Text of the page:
How to build your own robot (and it's really not difficult)

Building your own droid army is easier than you might think.

TODO alt text

Maybe you're hoping to star on a robot fighting television show some day, or maybe you just fancy a new hobby, but for all kinds of reasons robotics is a fascinating industry for tech lovers - and one that's not too difficult for complete beginners to get started with.

To help you get your foot in the door, we're going to list some tips, tutorials and other resources that you should find helpful. Becoming a robotics expert takes many years and a lot of expertise, but just about anyone can start dabbling with these kits and gadgets.

Start with electronics

Electronics and robotics are very closely related, and while you don't need an electronics degree to build your first robot, it certainly helps to know the basics of both disciplines as you start to make progress.

One good route in is to buy yourself a Raspberry Pi for around £30/$30 or less. You can, eventually, use one to buy a robot, but there are a lot of simpler projects you can try to learn the ropes of programming and electronics first. Everything you can learn with a Pi you can apply to robotics in general.

If you're at a loss where to start, there are plenty of guides and tutorials on the web, plus an official magazine you can pick up for some extra inspiration. You can carry on using the same core Pi module as your creations get more ambitious.

Robotic arms

Before you tackle a whole robot, a robotic arm might suit you better if you're a beginner. They're easier to build, easier to program, and will teach you a lot about the mechanics of building a robot.

Check out a retailer such as Robotshop and you'll see prices range from £30 to over £300 for a robotic arm, depending on the complexity and the kit you get with it (US prices are similar, from $30 and up). The Lynxmotion AL5D, for example, comes with everything you need to get started and can be controlled by a computer.

Pick one that matches your current skillset, budget and ambitions if you decide a robotic arm is right for you, and you're up and running with your first robotics project. It might even help you keep your desk tidy if you get it programmed correctly.

Lego Mindstorms and Boost

Lego, but with a grown-up, robotic twist - the Mindstorms series has been around for nearly 20 years now, and comes with everything you need to make your own robots out of bricks, including a controller block and sensors.

The EV3 series is currently available for around £300 or $350 online, and comes with bricks that can be transformed into several different robot designs. It's great for beginners, because you just need to follow the instructions to get started.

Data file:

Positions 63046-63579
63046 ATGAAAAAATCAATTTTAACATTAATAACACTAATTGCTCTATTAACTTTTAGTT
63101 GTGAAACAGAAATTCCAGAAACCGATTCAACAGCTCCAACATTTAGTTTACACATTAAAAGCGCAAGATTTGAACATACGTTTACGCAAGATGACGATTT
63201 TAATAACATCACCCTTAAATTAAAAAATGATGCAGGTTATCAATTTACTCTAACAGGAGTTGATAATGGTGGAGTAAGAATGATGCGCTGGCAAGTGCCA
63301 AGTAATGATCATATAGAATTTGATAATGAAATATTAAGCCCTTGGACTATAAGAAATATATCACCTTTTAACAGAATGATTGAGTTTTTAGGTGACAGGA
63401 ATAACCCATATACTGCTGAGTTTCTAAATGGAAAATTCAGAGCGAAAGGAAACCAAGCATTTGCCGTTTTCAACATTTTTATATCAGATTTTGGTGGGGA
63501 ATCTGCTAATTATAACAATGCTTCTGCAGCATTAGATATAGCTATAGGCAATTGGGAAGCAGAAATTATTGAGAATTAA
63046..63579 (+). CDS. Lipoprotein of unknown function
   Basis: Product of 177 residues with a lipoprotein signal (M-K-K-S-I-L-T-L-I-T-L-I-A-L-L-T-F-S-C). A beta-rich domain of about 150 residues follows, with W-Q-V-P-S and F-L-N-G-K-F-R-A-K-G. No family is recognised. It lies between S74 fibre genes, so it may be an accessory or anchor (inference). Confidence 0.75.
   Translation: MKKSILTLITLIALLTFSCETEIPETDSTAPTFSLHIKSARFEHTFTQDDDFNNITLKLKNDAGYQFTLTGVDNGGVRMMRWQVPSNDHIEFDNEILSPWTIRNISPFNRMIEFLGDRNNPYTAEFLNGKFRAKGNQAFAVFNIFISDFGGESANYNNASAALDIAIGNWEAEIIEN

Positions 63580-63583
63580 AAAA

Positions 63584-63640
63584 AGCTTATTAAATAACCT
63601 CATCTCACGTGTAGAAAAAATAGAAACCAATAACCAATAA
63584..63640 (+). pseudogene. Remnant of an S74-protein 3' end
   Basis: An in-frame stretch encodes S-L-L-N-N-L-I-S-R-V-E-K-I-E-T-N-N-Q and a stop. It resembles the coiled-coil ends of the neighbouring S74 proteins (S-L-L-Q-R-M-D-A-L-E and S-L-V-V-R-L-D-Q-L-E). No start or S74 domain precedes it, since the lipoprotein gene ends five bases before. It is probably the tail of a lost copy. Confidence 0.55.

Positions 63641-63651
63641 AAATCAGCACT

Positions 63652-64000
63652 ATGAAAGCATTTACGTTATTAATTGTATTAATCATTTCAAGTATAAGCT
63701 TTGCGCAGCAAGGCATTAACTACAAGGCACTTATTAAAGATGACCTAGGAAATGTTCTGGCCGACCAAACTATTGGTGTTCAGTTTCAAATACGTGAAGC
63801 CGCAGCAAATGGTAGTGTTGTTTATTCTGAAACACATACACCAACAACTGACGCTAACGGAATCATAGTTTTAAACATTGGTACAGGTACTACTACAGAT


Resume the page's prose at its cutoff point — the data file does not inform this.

The Lego Boost set (from around £150 or $160 online) is also worth a look - it's aimed at kids, but it's a good way in for anyone. Once you're up and running with your first creation, you can start experimenting with different designs and coding options: you might even learn some programming too.

Going further

After the Raspberry Pi, robotic arms, and robotic Lego, there are plenty of routes to progress through the world of robotics. All of these ideas overlap and are interchangeable, so pick the ones that suit you best - that might come down to whether you're more interesting in the mechanics, or the programming, or another aspect of robotics.

We've mentioned the Raspberry Pi already, and this and similar micro computers - like the equally inexpensive Arduino - can be used as the basis for all kinds of robotic projects. In fact you can buy a moving robot straight from the Arduino store for €169 (the equivalent of about £150 or $200).

Head to a site like Instructables and you'll come across a whole host of robotics tutorials to get you started. It's your call how much you want to spend, and what you want your robot to be able to do, and how much learning you want to have to do along the way. With so many fields of science and engineering involved, there's really no limit on how much time and energy you can invest in robotics.

You'll come across tutorials on easy robots, for example, that only have a few components and can be put together quickly, as well as miniature robots that require a bit more concentration and attention to detail. Meanwhile, here's a tutorial on building a roving robot using an Arduino board and a smartphone as a camera.

You don't have to go so DIY though - the aforementioned Robotshop offers a broad selection of kits and instructions that help you build robots as you might build Ikea furniture. You've got many robot types to pick from, at all kinds of price levels, and you can even put together your own Johnny 5.

Try not to go too fast too soon though - more advanced robots, even in kit form, require a lot of technical know-how to put together, so work your way up slowly and get familiar with the basic controllers, sensors and motors before getting more ambitious. Even the experts find robotics challenging, so don't get discouraged.